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Tuning and servicing pianos in Austin and Central Texas since 1952.

Buying A Piano
When purchasing a piano, either new or used, the more you know the happier you will be with your purchase. Before you start shopping, do your homework.

Buying A New Piano

Everyone likes to have something new rather than used. However, as you will discover, new pianos are quite costly. Keep in mind as you search for a new piano that there are almost always a number of used pianos for sale by individuals. If you do not become impatient in your search, and if you understand some facts about pianos and if you have a qualified technician to help you, you can find a used instrument that meets your requirements.

  1. Decide what type of instrument best fits your needs-consider the size of the space where you are going to place the instrument, and think about what finish-ebony, walnut, mahogany, glossy vs. satin finish, etc-will match the surroundings.
  2. Determine the maximum amount you can pay for the piano-you can expect this number to increase somewhat, as you begin to shop around and learn more about the price of new instruments. Retail dealers almost always offer a rent-to- purchase plan, which lets the buyer rent the piano for, say, six months and then, if the buyer wants to keep the piano, apply part of the rental fees to the purchase price. Under these plans, the instrument will cost more in the long run, but these plans do allow the purchaser to "back out" of the purchase during or after the rental period.
  3. Learn something about the different makes or brands of pianos that you can choose from. Your piano technician can suggest what brands tochoose from and which ones to avoid. Be aware that some technicians are paid by dealers to send them prospects. You want advice from a technician that is not obligated to a retailer.
  4. Investigate the retail dealers before you visit them. The Better Business Bureau, your technician, piano teachers, anyone who has recently purchased a new piano-these are all good sources of information.
  5. When you start shopping, keep in mind that different types of pianos sound differently. So do different brands. In fact, two pianos of the same make and model will sound different from each other.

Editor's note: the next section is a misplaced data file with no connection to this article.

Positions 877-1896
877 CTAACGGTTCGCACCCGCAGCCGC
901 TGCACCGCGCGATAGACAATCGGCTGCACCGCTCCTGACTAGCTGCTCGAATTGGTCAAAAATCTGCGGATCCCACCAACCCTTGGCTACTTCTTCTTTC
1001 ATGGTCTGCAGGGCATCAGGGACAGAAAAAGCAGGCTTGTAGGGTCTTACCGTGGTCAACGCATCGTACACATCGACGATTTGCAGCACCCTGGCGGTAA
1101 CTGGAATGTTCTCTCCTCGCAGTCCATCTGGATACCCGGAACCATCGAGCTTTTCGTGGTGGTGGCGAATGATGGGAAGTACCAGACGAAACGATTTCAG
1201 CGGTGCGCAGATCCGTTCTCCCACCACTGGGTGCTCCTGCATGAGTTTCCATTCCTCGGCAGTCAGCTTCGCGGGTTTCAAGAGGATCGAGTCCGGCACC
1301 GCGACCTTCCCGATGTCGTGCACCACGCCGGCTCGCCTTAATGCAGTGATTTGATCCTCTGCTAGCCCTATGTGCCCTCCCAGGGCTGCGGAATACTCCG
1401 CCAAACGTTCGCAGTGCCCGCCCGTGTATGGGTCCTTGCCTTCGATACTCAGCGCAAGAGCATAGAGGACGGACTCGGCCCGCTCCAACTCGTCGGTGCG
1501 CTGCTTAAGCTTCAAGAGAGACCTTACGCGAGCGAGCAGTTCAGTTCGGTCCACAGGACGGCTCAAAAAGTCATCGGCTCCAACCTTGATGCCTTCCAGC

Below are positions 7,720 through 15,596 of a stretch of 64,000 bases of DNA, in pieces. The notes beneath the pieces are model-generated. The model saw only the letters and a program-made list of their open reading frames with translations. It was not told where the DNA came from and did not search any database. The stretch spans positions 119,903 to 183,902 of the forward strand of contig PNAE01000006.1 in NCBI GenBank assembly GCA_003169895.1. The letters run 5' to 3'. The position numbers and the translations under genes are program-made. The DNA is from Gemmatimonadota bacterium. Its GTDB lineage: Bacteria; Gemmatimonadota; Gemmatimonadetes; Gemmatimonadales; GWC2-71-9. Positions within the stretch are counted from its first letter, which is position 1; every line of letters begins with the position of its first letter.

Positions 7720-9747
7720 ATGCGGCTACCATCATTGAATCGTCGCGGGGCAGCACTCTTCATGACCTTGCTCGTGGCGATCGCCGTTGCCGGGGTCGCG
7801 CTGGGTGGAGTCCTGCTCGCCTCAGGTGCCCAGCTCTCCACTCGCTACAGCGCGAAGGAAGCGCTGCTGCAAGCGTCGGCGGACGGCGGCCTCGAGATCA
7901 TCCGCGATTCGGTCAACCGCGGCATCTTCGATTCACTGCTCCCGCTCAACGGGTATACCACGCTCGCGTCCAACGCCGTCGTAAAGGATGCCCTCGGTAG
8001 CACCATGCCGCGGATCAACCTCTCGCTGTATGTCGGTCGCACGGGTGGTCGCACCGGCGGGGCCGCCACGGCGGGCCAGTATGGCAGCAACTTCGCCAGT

6. Take your time. This is a major item that you and your family will live with for many years. If you find a piano you really like, talk with your technician or piano teacher before you make a final decision.
Buying a Used Piano

Before you start looking for a piano, decide your price-range and what type of instrument you want.(Keep in mind that you will probably have to hire someone to move the piano.) There are still a number of old upright pianos around, most of which should be junked because of neglect and the ravages of the environment over the years. Few spinets have adequate tone and touch. They are, however, the least costly, compared to other types.

click here for moving info

When shopping for an instrument, the buyer should be familiar enough with pianos to make at least a preliminary judgement about the condition and quality of the piano. To do this, visit with a trusted piano technician, get some tips on what to look for and which brands to avoid.

One of the very best places to look for a piano is in the classified section of the local newspaper. The information you will want, at the outset, should include:

  1. The manufacturer of the piano.
  2. The type-spinet, console, grand, upright, etc.
  3. The age of the instrument.
  4. Whether or not it has been tuned and/or played regularly (Remember, sometimes people just don't know these things-an inspection by a competent technician can better help you determine whether a piano has stood unused for a long time, and whether or not it has been properly maintained).
  5. The price-more often than not, the price will be somewhat negotiable.

When you go to inspect the piano, go armed with your acquired knowledge, and be alert to the general surroundings and the impression they give you as to how the piano might have been cared for or abused. Pay attention to the location of the piano-you are going to have to have it moved . Movers charge extra for getting a piano out of a back bedroom or down a flight of stairs. (It's not likely in this part of the country, but a piano in a remodeled basement or other room might have been put there before the remodeling was done, and it might be impossible to get it out.) Don't try to move it yourself, unless the pianos is very small, in an easily accessible location, and you have adequate people and equipment to move it-leave it to the pros. Your technician and the Yellow Pages are the best sources for locating a competent piano mover.

After you have examined a few instruments, you will become more knowledgeable and confident. You don't want the expense of having several pianos inspected before you make a decision, so your ability to eliminate those that don't "fill the bill" will save you money. Once you have found an instrument that seems to fit your needs and budget, HAVE IT INSPECTED by a qualified technician (hopefully one who is not a representative of a retail piano dealer).

The more pianos you look at, the better you will be at it. Remember also-as with many things in life, beauty is only skin-deep. An attractive instrument could very well be junk on the inside. BE CAREFUL!

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